Justin's determination to save the frogs and help the planet got a massive boost when he met legendary conservationist Dr. Jane Goodall.

Photo courtesy of Justin Sather

At one of her Roots and Shoots youth initiative events, Dr. Goodall was so impressed with Justin's enthusiasm for helping frogs, she challenged the young activist to take it one step further and focus on plastic pollution as well. Justin accepted her challenge and soon after was featured in an issue of Bravery Magazine dedicated to Jane Goodall.

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Often, parents of children with special needs struggle to find Halloween costumes that will accommodate medical equipment or provide a proper fit. And figuring out how to make one? Yikes.

There's good news; shopDisney has added new ensembles to their already impressive line of adaptive play costumes. And from 8/30 - 9/26, there's a 20% off sale for all costume and costume accessory orders of $75+ with code Spooky.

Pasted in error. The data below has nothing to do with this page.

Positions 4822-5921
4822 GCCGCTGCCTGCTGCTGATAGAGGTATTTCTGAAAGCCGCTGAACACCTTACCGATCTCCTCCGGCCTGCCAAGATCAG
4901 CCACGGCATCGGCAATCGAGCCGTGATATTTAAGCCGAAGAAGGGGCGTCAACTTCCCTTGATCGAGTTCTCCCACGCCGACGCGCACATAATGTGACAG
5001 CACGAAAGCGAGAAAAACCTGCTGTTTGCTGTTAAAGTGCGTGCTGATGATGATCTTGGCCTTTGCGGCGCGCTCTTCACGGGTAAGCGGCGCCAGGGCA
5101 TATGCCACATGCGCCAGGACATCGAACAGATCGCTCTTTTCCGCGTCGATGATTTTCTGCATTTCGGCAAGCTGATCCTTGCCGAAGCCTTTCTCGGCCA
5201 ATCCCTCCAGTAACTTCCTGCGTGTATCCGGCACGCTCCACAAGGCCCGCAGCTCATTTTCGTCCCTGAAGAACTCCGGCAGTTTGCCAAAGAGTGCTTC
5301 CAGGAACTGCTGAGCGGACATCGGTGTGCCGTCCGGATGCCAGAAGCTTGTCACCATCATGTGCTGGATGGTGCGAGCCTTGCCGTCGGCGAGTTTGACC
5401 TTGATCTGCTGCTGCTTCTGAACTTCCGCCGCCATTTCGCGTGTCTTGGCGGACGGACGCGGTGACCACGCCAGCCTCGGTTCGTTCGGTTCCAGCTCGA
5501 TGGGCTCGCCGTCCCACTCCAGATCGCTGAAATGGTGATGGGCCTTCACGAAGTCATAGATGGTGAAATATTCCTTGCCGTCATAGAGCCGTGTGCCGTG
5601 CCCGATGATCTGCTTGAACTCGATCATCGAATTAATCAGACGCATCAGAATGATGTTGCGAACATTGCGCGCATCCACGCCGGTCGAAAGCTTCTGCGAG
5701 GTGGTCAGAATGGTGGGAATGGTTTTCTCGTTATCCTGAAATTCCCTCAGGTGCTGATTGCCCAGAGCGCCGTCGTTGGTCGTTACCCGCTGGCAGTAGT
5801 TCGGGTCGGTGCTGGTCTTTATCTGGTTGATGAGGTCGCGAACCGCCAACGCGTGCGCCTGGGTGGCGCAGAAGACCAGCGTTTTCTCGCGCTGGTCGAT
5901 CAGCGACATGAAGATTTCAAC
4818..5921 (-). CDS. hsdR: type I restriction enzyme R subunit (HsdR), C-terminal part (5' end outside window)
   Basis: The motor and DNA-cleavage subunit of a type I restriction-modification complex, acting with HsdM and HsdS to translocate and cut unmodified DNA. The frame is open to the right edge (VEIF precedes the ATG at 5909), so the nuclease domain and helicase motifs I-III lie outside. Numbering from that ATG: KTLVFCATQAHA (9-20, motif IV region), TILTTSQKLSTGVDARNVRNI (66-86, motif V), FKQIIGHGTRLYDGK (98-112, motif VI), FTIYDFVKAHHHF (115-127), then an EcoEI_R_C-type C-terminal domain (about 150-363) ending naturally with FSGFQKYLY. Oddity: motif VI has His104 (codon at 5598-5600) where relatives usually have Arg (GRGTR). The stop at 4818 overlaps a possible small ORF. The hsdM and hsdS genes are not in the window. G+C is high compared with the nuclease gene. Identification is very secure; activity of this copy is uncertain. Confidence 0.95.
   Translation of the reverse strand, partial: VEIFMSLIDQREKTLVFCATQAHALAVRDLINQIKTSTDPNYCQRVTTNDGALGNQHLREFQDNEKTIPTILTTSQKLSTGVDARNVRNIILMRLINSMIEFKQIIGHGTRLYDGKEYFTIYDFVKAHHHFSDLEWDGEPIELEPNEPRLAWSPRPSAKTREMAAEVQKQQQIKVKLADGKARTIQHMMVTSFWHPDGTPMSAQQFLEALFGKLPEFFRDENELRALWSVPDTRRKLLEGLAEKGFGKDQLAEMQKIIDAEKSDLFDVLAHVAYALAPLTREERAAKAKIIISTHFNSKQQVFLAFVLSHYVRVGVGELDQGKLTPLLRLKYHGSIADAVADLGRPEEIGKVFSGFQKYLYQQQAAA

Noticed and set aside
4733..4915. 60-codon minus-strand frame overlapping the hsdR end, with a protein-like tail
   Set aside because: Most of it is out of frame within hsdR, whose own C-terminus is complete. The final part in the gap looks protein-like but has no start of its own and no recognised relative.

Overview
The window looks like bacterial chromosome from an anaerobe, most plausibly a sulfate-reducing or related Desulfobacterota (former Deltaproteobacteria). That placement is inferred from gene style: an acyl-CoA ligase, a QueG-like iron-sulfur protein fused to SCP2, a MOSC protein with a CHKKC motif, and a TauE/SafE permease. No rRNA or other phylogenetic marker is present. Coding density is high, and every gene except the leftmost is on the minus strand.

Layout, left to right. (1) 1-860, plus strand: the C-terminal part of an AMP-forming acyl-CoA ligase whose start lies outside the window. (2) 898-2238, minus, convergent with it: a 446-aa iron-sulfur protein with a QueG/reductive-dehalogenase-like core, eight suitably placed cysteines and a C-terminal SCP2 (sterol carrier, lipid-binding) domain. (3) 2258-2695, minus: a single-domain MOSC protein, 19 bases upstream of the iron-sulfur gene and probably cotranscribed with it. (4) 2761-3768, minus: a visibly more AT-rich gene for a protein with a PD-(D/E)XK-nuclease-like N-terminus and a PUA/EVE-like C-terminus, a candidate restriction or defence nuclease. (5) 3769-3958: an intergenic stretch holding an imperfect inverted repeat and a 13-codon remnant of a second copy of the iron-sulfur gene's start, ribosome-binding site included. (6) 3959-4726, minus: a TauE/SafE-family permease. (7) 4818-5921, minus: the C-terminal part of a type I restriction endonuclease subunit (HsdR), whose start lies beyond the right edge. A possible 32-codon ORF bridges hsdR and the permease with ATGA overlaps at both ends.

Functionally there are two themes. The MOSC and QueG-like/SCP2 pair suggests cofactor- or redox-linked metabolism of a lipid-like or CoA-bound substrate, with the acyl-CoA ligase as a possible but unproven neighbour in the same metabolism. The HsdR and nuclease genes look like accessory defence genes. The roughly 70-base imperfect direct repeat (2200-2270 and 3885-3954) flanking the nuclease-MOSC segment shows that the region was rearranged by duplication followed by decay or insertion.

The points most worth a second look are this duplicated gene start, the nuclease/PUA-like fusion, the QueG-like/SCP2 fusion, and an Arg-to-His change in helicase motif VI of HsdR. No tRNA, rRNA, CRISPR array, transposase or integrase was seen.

When looking for the right costume, kids with unique needs have a lot of extra factors to consider: wheelchair wheels get tangled up in too-long material, feeding tubes could get twisted the wrong way, and children with sensory processing disorders struggle with the wrong kind of fabric, seams, or tags. There are a lot of different obstacles that can come between a kid and the ability to wear the costume of their choice, which is why it's so awesome that more and more companies are recognizing the need for inclusive creations that make it easy for everyone to enjoy the magic of make-believe.